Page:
Is it possible to send starter kits of Earth life to other worlds in the hopes of triggering terraforming processes all over the galaxy? Not only is it possible, argues Michael Mautner, but we have an obligation to do it.
Mautner is a research professor of chemistry at Virginia Commonwealth University, and he's received a bit of attention lately for declaring that humans have "a moral obligation" to seek and cultivate other worlds to inhabit. Mautner's argument seems to be that life has a responsibility to perpetuate life, and writ large, that means branching out from our crowded planet. The way we'd do this, he says, is by firing off homemade panspermia kits packed with oxygen-excreting microbes and other organisms that would set evolution in motion. Slowly but surely, the theory goes, whatever worlds these starter kits land on would become hospitable to higher forms of Earth life, including human beings.
It's sort of a "throw everything at the wall and see what sticks" approach, where in this case the wall is the universe. But Mautner's not just tilting at space windmills; he believes it can be done with existing technology, and he's already picked out a number of target worlds and satellites that he thinks would be favorable. The trick, he says, is aiming a rocket at any of these bodies with enough precision to ensure its safe arrival several millennia from now.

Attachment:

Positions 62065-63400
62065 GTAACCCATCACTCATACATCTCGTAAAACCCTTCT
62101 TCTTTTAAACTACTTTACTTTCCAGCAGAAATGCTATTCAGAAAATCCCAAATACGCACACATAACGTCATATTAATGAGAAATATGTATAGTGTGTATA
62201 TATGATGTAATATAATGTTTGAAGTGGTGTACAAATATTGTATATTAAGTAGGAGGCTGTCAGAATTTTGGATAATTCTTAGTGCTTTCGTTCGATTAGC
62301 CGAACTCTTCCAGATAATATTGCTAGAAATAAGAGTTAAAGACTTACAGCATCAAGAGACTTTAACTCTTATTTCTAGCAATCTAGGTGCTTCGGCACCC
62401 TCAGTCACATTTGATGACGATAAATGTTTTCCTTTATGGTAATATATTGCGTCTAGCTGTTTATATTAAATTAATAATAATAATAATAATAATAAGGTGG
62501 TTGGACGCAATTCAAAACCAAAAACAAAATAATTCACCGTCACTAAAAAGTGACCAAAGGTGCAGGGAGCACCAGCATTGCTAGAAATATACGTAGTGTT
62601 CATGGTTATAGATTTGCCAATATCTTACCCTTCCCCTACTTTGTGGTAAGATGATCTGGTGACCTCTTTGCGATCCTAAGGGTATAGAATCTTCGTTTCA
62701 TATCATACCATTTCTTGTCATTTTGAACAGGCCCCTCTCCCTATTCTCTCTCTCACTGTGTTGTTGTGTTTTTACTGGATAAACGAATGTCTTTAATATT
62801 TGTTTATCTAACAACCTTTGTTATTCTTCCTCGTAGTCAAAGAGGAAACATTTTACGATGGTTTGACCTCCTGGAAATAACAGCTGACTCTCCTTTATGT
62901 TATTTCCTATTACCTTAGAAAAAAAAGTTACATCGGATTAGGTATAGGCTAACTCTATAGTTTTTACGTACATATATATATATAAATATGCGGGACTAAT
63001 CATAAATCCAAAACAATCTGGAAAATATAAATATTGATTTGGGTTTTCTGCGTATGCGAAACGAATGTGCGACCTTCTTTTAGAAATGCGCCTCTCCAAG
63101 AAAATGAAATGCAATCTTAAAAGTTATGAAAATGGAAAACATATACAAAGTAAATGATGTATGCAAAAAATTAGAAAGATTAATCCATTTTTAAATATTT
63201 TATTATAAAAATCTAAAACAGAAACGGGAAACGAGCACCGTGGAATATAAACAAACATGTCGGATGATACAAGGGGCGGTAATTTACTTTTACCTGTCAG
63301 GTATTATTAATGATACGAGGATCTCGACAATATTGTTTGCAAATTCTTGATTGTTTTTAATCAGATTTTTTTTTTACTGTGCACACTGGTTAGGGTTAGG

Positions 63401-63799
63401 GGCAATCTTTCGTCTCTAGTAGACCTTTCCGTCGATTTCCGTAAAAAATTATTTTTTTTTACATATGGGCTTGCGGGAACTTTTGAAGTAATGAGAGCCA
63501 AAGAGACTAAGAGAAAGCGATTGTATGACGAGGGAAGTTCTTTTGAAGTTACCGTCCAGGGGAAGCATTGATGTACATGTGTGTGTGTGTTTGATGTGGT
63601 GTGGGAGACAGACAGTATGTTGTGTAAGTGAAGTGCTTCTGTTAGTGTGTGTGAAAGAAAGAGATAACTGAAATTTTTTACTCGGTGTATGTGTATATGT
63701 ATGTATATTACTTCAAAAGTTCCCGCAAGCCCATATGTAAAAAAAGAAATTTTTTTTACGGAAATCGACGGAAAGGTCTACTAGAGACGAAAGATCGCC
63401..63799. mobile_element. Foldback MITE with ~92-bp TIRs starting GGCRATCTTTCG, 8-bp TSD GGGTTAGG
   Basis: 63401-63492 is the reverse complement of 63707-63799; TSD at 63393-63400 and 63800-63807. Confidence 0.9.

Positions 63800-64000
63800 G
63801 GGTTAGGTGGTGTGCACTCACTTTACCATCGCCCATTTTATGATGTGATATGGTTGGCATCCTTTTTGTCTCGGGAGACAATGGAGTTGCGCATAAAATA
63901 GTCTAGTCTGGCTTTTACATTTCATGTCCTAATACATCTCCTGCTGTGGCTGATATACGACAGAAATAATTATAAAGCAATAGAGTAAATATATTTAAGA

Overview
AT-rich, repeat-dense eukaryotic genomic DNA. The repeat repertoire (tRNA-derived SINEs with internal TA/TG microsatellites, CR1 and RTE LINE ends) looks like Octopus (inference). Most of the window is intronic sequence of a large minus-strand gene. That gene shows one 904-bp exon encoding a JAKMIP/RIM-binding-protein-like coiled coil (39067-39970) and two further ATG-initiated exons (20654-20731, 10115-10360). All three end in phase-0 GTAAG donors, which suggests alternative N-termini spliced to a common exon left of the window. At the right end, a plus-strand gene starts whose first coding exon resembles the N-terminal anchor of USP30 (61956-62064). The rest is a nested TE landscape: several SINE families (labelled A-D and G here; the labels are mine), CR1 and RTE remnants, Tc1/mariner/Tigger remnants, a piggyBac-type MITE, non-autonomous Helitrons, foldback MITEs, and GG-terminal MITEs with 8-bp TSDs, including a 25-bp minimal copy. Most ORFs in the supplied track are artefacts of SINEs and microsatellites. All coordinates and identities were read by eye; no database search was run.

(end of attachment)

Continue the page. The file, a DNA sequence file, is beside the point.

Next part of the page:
Okay, but what if we send a terraforming kit to a world where life is already in the process of evolving? Wouldn't we be knocking a whole planet's biosphere out of balance? Mautner doesn't seem worried about this; he says we can aim for planets whose conditions make it unlikely that life would have already developed, and anyway, our first concern should be ensuring that Earth life can continue to exist. There's also a possibility that life on our planet began, or was affected, by the same process—organisms arriving from elsewhere—in which case we'd just be participating in a cosmic game of Telephone.
You could argue that it might be a better use of time and money to work on improving the planet we've already got—keeping the environment healthy, figuring out more equitable ways of distributing resources. Then Earth life can continue to exist on Earth. But Mautner's all about the frontier, and for him it's a question of "basic ethical values," as he put it in a blog post a few weeks ago. When all is said and done, he says, "acts that secure life are good."